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  • Well, my thread is gone.

    [I typed this and was asked to log in --again-- before posting and it disappeared, so hey... here's a rebuild.]

    Ok, I'm going to admit it right now:

    I will not have the luxury of putting everything on hold in order to begin my process. There's simply no way; if we're talking about work alone, too many people depend on what I'm doing all day long. I've recently begun the job I'm at, and cannot stop the presses. (In some cases, literally!)

    That said, while it's not ideal, I'll have to address it at some point, and it will simply have to be done in a modular fashion; a filing cabinet here, a drawer there.

    So:

    While people are recommending reading through the book first, I still have to get my project management system working a little better, and have taken some steps toward implementing an overall process with greater efficiency. Here are a few things I'm doing "in the mean time", at work - it probably doesn't all fit in the exact GTD model, but it's already helping.

    1) Trashing stuff. I've "inherited" not only the stuff that came with my office - reference materials, old publications, two LARGE filing cabinets full of stuff dating back to 1994 and older.. plus, another office which I've been working on, which was full of all this type of stuff, plus furniture, office supplies, software, product samples, and a bunch of random stuff. It was a dumping ground of sorts, and now that I'm cleaning it out (and making great progress) a bunch of people are asking if they can store stuff in there

    2) Keeping a maximum of five current project folders in my desk rack. (Unless I'm referring to one or performing a quick action.) I have 86 active projects.

    3) Applying the "two-minute rule" to email.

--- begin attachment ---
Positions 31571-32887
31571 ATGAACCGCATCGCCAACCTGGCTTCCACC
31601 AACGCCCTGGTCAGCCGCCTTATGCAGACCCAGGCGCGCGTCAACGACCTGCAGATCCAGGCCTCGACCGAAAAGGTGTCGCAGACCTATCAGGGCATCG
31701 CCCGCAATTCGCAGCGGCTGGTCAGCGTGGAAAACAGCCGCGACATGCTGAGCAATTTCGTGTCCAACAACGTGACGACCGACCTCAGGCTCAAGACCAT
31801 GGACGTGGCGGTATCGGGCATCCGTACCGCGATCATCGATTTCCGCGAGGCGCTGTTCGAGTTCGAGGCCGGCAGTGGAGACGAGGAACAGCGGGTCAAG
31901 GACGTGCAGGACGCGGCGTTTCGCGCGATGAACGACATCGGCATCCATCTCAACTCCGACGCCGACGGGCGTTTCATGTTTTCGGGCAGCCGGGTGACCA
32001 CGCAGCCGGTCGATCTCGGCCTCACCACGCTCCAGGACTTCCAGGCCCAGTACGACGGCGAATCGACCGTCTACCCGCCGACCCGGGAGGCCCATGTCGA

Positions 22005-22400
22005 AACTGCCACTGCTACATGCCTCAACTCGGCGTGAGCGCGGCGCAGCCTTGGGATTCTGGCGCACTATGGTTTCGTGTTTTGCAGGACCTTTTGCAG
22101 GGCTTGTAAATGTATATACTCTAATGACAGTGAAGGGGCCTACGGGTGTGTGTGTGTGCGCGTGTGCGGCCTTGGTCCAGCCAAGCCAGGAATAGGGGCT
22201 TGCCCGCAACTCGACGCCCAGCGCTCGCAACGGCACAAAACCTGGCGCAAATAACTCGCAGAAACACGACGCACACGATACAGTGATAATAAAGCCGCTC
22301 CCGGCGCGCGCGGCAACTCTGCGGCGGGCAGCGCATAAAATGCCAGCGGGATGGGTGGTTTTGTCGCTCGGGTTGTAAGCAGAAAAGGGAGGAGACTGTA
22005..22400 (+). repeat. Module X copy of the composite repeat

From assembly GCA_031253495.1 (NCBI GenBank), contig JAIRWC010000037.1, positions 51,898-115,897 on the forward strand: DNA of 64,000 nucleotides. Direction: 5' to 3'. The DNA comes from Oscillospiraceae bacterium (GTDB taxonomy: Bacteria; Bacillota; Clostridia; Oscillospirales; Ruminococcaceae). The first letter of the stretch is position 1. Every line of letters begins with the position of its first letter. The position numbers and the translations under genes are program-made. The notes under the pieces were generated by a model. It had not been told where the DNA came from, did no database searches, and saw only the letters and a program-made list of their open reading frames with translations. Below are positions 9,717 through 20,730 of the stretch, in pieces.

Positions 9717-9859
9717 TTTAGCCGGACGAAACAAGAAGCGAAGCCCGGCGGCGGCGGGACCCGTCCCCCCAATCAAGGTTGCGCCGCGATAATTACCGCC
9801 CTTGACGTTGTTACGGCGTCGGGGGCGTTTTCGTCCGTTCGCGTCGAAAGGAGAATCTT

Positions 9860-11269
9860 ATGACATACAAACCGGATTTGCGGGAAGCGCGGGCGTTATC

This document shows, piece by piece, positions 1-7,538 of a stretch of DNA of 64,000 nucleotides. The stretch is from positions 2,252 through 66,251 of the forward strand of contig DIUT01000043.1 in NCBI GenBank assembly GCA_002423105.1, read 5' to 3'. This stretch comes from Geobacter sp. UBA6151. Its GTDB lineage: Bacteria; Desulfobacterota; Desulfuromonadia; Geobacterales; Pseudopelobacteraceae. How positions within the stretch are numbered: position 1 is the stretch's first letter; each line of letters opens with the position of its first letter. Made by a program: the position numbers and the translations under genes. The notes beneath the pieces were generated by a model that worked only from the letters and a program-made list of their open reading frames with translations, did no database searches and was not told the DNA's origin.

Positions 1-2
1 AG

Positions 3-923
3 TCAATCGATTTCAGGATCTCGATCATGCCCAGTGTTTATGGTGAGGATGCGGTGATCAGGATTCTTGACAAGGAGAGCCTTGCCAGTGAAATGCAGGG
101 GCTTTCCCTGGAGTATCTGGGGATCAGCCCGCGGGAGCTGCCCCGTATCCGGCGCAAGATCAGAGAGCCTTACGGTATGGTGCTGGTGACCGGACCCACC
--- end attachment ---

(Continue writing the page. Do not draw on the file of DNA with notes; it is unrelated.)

4) Emailing instead of walking/conversing. Someone usually stops me in the hallway when I'm walking around. People like to chat. I do, but not when I'm trying to get something done. That said, I like walking around... feels like exercise or something.

    5) FileMaker. Ok, this is a big one. I use FileMaker to track my projects. Without getting too specific, I've modified my database so that multiple entries can be associated with the same project (rather than simply keeping lots of project notes in a single record) and have added the abilities to identify entries as a PROJECT or an ACTION, as well as identifying an ACTION as the NEXT ACTION.

    This is all sortable, so if I have a project with 15 actions, I can identify any of the actions as NEXT ACTION (or multiple entries if I have toss-ups) .

    Combined with other fields such as Due Date and Priority, this gets pretty powerful.

    I can also sort ALL projects and bring all NEXT ACTIONS to the top for review.

    Anyway, there was some other stuff, but I don't remember what it was now...

    Andrew

  • #2
    Hey Andrew,

    Was that post an FYI or was there a question in there you needed help with?

    Good luck with your new GTD habits ---- one step at a time.

    Comment


    • #3
      Just an FYI, really.

      I guess the small changes in my methods are giving me the feeling of some positive progress.

      Andrew

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      • #4
        If you can't do a full implementation all at once, be sure to draw a bright line between the past and the future and be sure all new input is being properly processed to zero per the GTD process. Then you can attack the past in bite sized chunks as projects without letting any new input fall through the cracks.

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        • #5
          Hey Barry-

          thanks for the thoughts.

          It's hard not to blur that line a bit; I have to "pull thing across" as I work on them, but my processing has become faster; I'm basically making quicker decisions because of processing based a lot on what the next actions entail.

          The projects at work keep coming, and many of them involve a good bit of design. I'm the only one capable of making design/editing changes on things like catalogs (in-house, anyway) so Next Actions really help me sort through all my possible choices at a given time.

          I'm sure this isn't news to anyone here...

          thx
          andrew

          Comment


          • #6
            If you implement only the two minute rule and always deciding what the next action is (in meetings, when things hit your desk, etc) you will be WAY ahead of the curve.

            Congrats on the new job!

            Comment

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